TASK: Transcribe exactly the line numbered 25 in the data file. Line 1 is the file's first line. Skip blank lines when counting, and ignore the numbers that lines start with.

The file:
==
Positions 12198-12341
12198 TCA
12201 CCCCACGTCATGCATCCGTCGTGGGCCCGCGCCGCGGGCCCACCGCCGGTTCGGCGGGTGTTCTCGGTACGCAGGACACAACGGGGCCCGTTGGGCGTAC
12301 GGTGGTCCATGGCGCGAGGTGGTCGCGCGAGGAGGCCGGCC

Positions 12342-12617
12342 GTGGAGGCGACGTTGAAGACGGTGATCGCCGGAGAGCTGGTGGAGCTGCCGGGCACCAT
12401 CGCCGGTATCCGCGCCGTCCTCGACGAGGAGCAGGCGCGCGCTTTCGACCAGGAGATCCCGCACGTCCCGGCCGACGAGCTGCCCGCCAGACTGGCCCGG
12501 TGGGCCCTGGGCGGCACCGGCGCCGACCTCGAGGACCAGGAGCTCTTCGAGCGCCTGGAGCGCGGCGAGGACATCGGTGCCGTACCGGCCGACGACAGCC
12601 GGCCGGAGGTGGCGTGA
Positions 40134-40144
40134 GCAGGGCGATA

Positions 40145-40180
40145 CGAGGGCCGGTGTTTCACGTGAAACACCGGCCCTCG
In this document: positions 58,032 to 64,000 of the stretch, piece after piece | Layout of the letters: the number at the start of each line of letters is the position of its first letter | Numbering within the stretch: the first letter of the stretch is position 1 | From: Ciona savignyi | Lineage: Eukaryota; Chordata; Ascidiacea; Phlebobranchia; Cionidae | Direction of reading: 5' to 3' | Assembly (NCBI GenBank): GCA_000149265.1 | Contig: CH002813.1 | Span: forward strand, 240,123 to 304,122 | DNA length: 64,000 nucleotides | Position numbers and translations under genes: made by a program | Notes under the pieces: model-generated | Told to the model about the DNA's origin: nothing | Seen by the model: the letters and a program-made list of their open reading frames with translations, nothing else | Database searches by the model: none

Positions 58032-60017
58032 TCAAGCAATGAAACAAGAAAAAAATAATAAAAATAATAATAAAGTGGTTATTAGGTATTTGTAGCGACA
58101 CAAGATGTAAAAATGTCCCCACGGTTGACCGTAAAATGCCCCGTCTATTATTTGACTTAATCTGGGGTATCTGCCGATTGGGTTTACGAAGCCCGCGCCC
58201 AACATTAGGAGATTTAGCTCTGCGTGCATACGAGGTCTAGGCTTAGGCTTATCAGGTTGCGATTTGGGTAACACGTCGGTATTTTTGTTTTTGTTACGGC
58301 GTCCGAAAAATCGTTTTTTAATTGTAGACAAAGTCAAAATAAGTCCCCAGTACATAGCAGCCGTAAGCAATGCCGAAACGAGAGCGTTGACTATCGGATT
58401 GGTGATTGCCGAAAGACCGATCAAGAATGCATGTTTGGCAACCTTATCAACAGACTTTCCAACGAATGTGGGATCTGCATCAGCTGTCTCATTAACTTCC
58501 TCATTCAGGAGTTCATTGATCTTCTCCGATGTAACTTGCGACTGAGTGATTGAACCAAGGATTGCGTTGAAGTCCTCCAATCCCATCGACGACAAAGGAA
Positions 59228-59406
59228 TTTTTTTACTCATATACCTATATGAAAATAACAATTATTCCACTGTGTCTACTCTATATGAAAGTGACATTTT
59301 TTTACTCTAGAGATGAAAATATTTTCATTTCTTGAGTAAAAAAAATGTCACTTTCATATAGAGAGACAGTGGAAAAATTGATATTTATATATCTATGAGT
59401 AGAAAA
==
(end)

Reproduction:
59401 AGAAAA